This year, 2019, also marks the 60th anniversary of the Commonwealth Scholarship and Fellowship Plan and the launch of the Queen Elizabeth Commonwealth Scholarships, which build Commonwealth connections among students through education.
Her Royal Highness will meet with past and current scholars to hear the impact of this prestigious scholarship scheme.
During the visit, The Duchess will hear more about how the ACU is working to promote inclusion and access to education for underrepresented groups, and will speak to students about their research in the fields of sustainability, global health and peace and reconciliation.
On Thursday a glowing Meghan looked in good spirits, cutting an elegant figure in a coordinated black ensemble with an asymmetric hemline for her second engagement in what has been a busy week for the duchess
Established in 1913, the ACU is the world’s first and oldest international university network, with more than 500 member institutions in over 50 countries. It is the only accredited organisation representing higher education across the Commonwealth.
The ACU champions higher education as a force for good in the Commonwealth and beyond. Among its key principles is the value of higher education to society – or its role ‘as a common good’ – and the conviction that this value is enhanced by international collaboration.
The ACU manages international scholarship schemes, convenes universities to address key policy challenges such as climate resilience and peace and reconciliation, and promotes the role of universities in delivering the UN Sustainable Development Goals.
Last month the Duchess of Sussex made a surprise appearance at a meeting of The Association of Commonwealth Universities (ACU) at King’s College London.
Meghan joined university leaders and academics to explore how higher education can address human trafficking, modern slavery and gender equality.
At the time Laura Hammond, professor of development studies at SOAS University London, tweeted: ‘We had an excellent discussion about how research can tackle the problems of slavery and human trafficking. Thanks to HRH Duchess of Sussex for joining us!’
The ACU said the event was an opportunity to explore how higher education can help build a better world, with discussions on the role of universities in addressing human trafficking and modern slavery, gender equality and inclusion, peace and reconciliation, and climate change and resilience.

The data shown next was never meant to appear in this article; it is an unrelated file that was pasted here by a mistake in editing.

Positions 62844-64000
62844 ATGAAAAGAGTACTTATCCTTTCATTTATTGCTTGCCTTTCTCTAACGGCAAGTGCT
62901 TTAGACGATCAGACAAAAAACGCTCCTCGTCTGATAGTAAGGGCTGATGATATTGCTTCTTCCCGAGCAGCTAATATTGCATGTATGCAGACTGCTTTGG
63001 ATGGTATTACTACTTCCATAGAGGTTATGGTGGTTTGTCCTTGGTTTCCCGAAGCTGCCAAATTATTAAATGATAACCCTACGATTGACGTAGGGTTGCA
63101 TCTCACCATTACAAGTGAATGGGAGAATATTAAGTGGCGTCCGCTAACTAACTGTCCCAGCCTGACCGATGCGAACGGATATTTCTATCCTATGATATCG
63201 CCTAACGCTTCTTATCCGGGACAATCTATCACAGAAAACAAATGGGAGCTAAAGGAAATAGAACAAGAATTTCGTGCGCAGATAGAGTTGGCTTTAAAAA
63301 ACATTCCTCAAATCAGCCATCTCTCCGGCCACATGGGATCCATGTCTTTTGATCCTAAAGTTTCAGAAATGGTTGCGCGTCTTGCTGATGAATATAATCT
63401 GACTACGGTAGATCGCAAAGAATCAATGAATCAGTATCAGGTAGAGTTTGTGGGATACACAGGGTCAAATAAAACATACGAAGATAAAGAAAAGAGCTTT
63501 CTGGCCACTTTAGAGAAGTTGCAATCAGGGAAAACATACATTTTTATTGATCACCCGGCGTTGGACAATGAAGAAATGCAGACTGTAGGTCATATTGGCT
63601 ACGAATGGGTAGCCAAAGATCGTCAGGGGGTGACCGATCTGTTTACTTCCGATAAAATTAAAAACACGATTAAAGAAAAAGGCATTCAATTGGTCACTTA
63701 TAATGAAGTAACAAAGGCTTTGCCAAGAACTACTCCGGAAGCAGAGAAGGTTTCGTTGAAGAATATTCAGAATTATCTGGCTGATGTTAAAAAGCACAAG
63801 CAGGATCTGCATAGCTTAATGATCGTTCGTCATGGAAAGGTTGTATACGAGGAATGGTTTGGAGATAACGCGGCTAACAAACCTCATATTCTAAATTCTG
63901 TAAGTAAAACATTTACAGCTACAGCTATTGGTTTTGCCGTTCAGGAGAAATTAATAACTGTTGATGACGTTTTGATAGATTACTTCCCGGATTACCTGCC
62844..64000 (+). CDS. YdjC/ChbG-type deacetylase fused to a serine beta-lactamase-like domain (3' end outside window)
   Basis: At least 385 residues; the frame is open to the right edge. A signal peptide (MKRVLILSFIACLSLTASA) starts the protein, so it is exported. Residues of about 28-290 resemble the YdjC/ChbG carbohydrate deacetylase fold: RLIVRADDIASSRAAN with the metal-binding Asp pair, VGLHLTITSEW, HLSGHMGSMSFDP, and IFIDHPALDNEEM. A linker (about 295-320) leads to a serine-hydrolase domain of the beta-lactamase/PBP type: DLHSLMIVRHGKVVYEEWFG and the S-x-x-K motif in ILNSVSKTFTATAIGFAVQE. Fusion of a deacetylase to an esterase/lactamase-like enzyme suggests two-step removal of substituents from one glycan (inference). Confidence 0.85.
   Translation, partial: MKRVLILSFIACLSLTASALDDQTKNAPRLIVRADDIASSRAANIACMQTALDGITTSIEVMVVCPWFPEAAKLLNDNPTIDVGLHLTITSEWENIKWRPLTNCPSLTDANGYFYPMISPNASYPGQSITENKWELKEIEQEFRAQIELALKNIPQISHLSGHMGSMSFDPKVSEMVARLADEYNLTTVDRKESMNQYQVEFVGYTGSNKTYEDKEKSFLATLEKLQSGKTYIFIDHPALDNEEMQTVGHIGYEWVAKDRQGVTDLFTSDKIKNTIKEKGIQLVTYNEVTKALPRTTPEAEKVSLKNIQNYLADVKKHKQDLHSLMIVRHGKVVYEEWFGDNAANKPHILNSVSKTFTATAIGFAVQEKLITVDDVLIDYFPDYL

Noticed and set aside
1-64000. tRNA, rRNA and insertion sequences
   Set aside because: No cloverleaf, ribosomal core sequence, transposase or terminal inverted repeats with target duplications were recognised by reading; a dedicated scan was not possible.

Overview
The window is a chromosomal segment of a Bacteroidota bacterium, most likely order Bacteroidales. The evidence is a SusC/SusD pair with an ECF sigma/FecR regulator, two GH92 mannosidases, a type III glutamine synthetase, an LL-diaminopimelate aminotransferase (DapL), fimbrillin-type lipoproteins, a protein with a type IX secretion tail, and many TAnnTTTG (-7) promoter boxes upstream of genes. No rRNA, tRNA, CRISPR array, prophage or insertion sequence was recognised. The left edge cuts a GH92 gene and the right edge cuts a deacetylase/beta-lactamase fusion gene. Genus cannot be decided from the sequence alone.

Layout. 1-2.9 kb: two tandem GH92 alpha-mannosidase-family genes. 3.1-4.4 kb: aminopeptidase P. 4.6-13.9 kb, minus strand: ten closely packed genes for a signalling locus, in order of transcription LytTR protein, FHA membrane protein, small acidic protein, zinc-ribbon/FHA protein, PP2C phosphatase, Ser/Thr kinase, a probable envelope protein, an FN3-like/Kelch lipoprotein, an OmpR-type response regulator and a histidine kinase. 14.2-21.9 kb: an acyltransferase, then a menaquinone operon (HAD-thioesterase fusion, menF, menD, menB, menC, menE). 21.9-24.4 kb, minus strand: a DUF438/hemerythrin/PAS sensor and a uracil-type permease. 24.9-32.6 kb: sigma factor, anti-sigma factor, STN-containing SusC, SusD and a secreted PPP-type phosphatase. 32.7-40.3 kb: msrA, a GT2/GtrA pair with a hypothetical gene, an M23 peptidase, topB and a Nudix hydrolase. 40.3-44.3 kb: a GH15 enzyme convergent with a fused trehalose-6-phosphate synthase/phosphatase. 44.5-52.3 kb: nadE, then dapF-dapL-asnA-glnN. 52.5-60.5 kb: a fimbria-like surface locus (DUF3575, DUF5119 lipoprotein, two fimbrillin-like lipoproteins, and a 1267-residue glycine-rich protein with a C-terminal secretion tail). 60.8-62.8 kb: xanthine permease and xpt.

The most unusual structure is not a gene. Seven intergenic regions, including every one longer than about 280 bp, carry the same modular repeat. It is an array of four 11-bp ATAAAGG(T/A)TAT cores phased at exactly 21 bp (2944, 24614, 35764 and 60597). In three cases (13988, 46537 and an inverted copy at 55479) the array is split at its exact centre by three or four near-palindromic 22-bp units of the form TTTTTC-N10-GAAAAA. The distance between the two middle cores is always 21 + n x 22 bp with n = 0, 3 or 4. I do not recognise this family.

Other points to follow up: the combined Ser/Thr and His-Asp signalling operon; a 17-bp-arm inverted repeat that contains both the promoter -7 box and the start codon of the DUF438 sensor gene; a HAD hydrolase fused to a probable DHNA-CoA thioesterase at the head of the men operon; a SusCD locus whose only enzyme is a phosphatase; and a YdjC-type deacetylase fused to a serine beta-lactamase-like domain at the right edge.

Meghan reportedly spoke of her struggle to finance her higher education and her ‘personal feeling of pride and excitement’ when she studied for her degree.
She described the education of women and girls in developing countries as ‘vital’, and called higher education’s impact ‘incredible, impactful and pivotal’.
Meghan graduated from Northwestern University with a joint Bachelor of Arts degrees in theater and international relations in 2003.
In October the Duchess of Sussex discussed the importance of attending university in her first speech as a member of the royal family at the University of the South Pacific’s Suva campus in Fiji.
Recalling her own experiences to students and staff, she remembered battle she faced to afford the fee- and the pride that came with being a graduate.
She said at the time: ‘As a university graduate, I know the personal feeling of pride and excitement that comes with attending university.
‘I am also fully aware of the challenges of being able to afford this level of schooling for many people around the world – myself included.
‘It was through scholarships, financial aid programmes and work-study where my earnings from a job on campus went directly towards my tuition – that I was able to attend university. And, without question, it was worth every effort.’
Wellwishers await the arrival of the Duchess of Sussex for a visit to the Association of Commonwealth Universities at the University of London